Weeds. They are the bane of a gardener’s existence. While there are non-organic, commercial grade products on the market that are effective, what is a gardener to do if they want to use organic methods? Sure… there is weeding by hand, but that is quite time-consuming. Surely there have to be other options. One product keeps popping in discussion groups. We’ve seen the claims. We’ve heard the stories from friends of friends or a distant cousin twice removed, but yet the question remains. Does vinegar really control weeds?
For most of us, vinegar is readily available at our local grocery store. A quick check of the label states that it contains 5% acidity. But what does that mean? Whether the label lists it or not, the acid in vinegar is acetic acid. It is a colorless, pungent liquid that gives vinegar its distinctive taste. It is also the agent that is the focus of weed control.
In 2002, a press release was issued by the USDA (United States Department of Agriculture). It described weed control using vinegar. For those hoping that the bottle of vinegar in their pantry will do the trick, results indicated that the 5% acetic acid did not produce reliable results.
But this same study showed that for acidity from 10% – 20% was 80% – 100% effective on annual weeds. This same press release stated that vinegar would be useful for killing weeds in sidewalk cracks.
Now you may be wondering why just sidewalk cracks? Wouldn’t vinegar be just as effective on weeds in perennial beds or lawns? While the higher acetic acid solutions were effective on annual weeds, it should be noted that vinegar is ‘non-selective’. This means that the acetic acid does not discern between the broadleaf weeds in your lawn and the grass you lovingly mow.
I decided to try vinegar myself to see how it did. Instead of heading to my grocery store, I went to my local nursery and purchased a 20% acetic acid solution. The label states “A FOOD GRADE ORGANIC ACID For Non-Selective Control of Herbaceous Broadleaf Weeds and Weed Grasses on Residential, Non-Crop, Right-of-Way, and Industrial Land Sites”. The brand that I tested was Weed Pharm by Pharm Solutions. It should be noted that first aid instructions are given on the same label pertaining to 1) in eyes 2) on skin or clothing 3) if swallowed. These alerts imply serious issues so one must handle this product with care.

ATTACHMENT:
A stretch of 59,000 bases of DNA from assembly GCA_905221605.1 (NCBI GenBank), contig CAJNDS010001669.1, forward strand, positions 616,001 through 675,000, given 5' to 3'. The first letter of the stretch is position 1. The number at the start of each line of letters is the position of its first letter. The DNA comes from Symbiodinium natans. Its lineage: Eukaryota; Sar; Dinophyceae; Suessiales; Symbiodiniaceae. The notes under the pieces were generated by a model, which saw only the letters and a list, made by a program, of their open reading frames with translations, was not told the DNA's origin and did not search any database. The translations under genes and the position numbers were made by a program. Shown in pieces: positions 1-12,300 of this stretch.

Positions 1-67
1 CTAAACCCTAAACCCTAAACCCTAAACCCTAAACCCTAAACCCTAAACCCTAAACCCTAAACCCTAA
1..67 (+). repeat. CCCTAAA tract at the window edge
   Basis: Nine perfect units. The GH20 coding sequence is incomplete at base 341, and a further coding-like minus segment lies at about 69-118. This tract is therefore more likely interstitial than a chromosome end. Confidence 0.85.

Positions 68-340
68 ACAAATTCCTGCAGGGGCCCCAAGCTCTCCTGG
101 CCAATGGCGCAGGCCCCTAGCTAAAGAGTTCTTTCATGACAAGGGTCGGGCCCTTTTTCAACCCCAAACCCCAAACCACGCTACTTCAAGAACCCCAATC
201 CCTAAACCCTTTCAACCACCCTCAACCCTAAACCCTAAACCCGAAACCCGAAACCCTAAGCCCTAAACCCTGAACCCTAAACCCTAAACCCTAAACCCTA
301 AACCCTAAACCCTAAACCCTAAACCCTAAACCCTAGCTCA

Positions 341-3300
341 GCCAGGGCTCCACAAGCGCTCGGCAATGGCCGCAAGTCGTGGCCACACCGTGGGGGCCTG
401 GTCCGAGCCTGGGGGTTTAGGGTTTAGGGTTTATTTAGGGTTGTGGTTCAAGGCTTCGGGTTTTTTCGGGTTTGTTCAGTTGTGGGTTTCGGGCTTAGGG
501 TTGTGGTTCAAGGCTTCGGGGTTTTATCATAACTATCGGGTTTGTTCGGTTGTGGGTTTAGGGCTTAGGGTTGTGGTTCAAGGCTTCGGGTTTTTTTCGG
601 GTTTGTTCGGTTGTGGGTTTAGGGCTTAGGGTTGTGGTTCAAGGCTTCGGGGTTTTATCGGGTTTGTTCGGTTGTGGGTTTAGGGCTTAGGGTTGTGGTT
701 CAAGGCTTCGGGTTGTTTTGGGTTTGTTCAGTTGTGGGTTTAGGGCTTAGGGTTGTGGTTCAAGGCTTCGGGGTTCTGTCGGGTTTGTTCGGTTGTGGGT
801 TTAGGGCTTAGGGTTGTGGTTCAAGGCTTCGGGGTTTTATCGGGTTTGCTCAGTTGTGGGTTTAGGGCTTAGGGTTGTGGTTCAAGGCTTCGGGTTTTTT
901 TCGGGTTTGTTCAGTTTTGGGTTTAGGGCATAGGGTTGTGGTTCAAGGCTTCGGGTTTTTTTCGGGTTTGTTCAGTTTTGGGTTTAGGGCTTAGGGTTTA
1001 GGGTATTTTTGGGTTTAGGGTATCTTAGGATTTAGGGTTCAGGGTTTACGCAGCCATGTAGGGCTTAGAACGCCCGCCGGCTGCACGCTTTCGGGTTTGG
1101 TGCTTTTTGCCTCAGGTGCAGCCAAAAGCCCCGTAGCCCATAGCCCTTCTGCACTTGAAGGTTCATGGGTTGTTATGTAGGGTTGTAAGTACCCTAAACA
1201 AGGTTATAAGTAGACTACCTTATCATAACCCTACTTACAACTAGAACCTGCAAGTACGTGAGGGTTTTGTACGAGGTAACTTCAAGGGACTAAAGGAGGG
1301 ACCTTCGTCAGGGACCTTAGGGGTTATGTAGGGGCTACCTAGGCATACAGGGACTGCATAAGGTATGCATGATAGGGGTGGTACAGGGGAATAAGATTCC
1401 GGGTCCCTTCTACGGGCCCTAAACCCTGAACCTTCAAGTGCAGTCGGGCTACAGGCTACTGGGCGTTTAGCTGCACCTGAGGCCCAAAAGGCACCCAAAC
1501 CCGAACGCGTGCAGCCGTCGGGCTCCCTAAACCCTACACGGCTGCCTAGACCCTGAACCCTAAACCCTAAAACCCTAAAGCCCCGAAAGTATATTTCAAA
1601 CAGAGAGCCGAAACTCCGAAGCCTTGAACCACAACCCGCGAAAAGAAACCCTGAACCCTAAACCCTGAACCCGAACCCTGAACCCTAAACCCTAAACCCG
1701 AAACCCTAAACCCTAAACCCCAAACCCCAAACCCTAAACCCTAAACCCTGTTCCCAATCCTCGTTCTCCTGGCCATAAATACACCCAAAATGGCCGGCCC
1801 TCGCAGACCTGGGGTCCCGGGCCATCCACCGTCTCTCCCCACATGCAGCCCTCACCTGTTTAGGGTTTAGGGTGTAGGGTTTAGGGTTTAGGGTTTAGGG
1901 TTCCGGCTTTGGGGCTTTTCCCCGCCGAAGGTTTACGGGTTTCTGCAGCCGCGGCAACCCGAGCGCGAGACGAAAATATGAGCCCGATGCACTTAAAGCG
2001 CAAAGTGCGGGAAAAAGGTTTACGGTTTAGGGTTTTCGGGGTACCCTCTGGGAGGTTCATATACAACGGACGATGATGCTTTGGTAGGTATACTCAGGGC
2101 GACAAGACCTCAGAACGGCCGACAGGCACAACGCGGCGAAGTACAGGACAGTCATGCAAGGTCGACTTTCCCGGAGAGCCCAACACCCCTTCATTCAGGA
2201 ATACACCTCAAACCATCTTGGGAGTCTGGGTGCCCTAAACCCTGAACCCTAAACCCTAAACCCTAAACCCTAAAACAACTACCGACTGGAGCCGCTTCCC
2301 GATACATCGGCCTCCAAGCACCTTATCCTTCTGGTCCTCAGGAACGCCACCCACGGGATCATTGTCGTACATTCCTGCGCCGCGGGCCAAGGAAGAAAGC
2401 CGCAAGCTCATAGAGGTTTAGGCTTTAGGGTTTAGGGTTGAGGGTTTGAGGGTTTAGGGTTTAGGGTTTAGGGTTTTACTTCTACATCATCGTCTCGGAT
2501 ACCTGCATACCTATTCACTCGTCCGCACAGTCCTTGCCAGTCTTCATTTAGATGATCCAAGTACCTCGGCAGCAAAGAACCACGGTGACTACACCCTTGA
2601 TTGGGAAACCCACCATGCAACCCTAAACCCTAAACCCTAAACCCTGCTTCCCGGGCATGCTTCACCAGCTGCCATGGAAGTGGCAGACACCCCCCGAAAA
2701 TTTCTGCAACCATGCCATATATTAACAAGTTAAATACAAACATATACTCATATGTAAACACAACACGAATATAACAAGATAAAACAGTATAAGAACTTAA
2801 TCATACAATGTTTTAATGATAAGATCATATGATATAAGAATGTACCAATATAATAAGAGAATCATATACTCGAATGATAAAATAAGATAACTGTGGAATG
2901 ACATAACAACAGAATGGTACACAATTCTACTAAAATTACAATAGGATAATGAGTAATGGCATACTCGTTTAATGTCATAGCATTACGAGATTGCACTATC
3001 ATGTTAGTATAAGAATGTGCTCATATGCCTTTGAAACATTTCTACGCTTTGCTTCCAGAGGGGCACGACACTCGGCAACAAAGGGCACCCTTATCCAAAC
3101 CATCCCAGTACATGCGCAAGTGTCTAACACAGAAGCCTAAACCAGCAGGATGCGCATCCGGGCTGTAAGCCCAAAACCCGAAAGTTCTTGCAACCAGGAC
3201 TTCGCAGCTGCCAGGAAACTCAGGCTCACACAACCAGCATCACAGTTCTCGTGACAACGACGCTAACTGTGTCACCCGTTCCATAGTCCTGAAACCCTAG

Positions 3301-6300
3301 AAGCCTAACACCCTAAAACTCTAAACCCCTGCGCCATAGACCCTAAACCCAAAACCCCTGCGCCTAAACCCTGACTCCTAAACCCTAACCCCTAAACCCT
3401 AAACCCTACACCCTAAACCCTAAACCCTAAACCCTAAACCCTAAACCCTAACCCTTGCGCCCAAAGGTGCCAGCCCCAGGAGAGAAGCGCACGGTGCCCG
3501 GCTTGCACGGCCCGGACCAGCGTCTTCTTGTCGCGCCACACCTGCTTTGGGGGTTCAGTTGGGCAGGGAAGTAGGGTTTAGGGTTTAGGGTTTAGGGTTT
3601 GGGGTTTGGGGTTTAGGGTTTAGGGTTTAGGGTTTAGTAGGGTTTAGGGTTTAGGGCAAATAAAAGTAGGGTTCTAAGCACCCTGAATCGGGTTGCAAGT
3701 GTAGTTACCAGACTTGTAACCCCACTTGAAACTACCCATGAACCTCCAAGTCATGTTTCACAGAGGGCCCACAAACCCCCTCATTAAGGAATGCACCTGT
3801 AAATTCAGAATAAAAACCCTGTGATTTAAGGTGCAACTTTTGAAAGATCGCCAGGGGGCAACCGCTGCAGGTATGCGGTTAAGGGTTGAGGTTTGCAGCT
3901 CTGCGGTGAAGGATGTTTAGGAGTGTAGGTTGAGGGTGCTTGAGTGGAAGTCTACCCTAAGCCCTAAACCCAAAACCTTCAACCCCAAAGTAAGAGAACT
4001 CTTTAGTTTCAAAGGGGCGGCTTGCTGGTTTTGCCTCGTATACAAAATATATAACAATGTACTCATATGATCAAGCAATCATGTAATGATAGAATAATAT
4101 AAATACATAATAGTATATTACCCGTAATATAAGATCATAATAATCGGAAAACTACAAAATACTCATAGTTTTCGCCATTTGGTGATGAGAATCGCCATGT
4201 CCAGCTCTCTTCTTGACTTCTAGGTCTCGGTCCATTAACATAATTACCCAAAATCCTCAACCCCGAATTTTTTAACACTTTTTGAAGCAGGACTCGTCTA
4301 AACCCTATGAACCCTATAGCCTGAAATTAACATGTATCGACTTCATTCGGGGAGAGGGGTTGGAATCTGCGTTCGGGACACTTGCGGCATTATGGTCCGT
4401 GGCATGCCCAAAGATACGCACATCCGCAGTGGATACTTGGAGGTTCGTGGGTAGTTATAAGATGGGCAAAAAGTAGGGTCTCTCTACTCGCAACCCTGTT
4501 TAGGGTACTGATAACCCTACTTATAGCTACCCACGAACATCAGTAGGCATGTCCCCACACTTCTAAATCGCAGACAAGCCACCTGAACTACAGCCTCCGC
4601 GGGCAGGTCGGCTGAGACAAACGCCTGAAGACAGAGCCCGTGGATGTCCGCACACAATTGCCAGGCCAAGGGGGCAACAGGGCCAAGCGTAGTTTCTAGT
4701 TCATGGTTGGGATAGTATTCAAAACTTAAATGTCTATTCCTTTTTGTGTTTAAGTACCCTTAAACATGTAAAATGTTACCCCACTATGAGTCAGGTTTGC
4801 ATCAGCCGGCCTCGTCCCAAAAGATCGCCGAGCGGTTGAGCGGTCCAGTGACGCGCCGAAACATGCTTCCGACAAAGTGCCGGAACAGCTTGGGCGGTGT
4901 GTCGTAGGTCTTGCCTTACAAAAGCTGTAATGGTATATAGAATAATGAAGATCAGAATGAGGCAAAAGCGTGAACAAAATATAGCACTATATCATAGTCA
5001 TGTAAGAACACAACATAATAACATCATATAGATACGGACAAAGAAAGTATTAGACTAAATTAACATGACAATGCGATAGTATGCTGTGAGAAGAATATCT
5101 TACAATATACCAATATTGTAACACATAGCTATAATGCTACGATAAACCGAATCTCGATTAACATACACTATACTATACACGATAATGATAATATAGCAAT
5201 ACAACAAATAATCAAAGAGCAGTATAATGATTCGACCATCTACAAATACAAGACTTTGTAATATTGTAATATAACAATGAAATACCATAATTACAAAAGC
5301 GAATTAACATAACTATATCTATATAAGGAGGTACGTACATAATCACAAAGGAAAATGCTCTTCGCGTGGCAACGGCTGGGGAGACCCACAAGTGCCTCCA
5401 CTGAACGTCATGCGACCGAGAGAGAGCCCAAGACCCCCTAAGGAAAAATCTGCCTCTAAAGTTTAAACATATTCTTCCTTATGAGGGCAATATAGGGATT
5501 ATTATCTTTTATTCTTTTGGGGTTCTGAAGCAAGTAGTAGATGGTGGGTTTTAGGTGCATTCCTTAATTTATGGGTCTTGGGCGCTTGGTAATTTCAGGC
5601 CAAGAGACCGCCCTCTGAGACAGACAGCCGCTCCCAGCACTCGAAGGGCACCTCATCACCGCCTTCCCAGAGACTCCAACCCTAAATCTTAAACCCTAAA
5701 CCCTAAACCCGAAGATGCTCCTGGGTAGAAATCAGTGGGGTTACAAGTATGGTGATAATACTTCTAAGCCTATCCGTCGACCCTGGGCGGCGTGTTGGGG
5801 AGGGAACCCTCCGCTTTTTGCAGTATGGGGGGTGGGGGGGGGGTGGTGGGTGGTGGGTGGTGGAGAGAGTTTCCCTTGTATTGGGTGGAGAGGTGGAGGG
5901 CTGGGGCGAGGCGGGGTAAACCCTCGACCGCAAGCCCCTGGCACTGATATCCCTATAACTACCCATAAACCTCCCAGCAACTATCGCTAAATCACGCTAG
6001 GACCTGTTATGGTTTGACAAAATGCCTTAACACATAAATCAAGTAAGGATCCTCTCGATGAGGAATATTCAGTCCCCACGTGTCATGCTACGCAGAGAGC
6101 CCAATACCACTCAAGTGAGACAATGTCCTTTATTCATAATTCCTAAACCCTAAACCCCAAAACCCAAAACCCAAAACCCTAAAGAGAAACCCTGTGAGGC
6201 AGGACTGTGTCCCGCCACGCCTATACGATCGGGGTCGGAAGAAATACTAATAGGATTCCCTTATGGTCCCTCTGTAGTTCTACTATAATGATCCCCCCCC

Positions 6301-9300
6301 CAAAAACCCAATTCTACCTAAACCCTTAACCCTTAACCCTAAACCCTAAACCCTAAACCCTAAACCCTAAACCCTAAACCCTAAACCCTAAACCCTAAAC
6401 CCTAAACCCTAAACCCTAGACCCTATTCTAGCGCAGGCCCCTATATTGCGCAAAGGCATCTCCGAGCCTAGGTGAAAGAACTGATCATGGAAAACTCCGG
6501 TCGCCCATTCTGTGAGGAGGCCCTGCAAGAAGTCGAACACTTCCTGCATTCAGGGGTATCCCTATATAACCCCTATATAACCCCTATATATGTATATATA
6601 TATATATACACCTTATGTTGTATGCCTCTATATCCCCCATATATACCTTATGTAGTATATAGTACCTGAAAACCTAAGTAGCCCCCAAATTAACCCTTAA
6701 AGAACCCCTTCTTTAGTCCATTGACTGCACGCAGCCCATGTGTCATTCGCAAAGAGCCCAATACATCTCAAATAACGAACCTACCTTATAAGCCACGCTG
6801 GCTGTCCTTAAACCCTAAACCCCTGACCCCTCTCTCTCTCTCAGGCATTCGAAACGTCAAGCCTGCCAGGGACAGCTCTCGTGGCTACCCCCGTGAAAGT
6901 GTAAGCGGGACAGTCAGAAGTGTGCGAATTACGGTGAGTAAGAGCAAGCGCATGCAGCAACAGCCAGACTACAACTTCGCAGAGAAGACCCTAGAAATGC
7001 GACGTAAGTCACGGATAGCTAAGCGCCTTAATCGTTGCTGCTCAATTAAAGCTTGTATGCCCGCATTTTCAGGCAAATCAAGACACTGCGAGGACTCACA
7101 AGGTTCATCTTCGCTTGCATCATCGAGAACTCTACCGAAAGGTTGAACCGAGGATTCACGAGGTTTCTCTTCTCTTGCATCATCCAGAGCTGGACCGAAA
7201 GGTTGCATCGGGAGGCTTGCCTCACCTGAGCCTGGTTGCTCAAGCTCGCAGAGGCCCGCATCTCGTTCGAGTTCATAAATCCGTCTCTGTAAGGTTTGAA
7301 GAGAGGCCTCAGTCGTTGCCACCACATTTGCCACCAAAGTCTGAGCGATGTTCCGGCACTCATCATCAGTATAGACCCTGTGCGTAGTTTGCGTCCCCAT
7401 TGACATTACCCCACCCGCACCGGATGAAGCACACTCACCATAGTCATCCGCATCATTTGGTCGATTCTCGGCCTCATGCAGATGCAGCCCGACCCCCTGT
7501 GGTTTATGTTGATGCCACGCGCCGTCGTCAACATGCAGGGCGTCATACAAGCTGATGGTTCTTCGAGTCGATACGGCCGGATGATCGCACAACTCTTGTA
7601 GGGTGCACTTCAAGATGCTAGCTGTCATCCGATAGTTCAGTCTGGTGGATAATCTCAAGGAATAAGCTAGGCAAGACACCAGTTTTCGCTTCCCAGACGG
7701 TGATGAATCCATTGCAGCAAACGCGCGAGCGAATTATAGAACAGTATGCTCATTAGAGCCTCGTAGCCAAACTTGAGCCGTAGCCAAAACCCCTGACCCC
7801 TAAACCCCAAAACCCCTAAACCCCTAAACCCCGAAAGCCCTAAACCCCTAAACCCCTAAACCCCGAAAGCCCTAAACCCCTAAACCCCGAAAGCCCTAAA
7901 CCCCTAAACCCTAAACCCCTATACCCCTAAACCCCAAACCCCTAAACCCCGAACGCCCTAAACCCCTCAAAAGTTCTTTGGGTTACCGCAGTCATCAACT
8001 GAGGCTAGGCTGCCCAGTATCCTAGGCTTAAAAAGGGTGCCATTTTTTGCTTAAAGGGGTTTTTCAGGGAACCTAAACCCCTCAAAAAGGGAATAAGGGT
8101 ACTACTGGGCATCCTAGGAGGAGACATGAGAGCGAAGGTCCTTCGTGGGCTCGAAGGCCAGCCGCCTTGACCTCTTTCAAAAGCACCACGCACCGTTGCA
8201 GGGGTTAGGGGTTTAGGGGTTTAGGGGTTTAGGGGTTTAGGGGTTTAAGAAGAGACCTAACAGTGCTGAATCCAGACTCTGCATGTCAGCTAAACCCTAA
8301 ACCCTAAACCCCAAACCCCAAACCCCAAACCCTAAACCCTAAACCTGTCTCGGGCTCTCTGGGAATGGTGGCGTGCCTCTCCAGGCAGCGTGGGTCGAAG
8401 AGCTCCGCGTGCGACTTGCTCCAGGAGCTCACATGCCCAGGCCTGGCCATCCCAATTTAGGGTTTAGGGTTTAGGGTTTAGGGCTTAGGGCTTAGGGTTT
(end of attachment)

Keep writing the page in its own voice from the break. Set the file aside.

To truly test this product, I decided to try it on my old nemesis… bindweed. This is a prolific and hard to control weed. In fact, it is considered a noxious weed in many states. It will be the ultimate test compared to a dandelion. For the record, there are few very herbicides that can control bindweed due to its deep taproot. And at no point do studies claim that acetic acid kills bindweed.
As with all chemicals, follow proper application. Apply on a calm day to reduce the likelihood of drift. Also check the forecast to be sure that rain is not expected later in the day because according to Iowa State University, “acetic acid readily breaks down in water”.
With a spray bottle in hand, I liberally sprayed the weeds as directed by Pharm Solutions website. (The area sprayed is within a perennial bed, but I carefully sprayed to avoid the desirable plants). The site also claims that results are seen within six hours. I saw results within three hours. The vibrant green bindweed was turning brown. By the end of the day, very little bright green remained. The following day, I reapplied to the bright green areas of bindweed. Within a few hours, the green diminished. By the end of day four most of the bindweed is completely brown.
For good measure I also sprayed lambsquarter, spurge, knotweed, quack grass, and dandelion. All plants turned brown the same day that I sprayed them. The larger or more vigorous weeds required a second or third spraying. Armed with that success, I also sprayed weeds that were popping up in the sidewalk cracks.
My initial thoughts on a 20% solution of acetic acid? It is an effective organic treatment. The price is also less than non-organic treatments. And for a more economical solution, buy the gallon containers and transfer to a spray bottle for application. Does this mean that I no longer have to weed by hand? Nope. But it does mean that I will spend less time weeding my garden and more time enjoying it.
For annual weeds, such as lambsquarter, spurge, knotweed, quack grass, and dandelion… acetic acid was quite effective. The plants turned brown and actually died. They did not reappear. Success! Annual weeds in sidewalk cracks? Gone. Annual weeds around the edge of the patio? Gone. Annual weeds in the garden beds? Gone.
However, bindweed is a different beast altogether. Even with repeated applications in a single season, bindweed kept coming back. Now granted, bindweed is a very difficult weed to eradicate. Perhaps it will take several years worth of spraying with acetic acid to remove from my garden. But based off of a single season…it did not eliminate this particular weed.
I will still give the 20% acetic acid a thumbs up. It is quite effective on annual weeds. Just be careful of where you spray since it is non-selective (meaning you could accidentally kill something you want to keep in your garden). In my opinion, anything that helps me spend less time weeding and more time enjoying my garden is a good thing.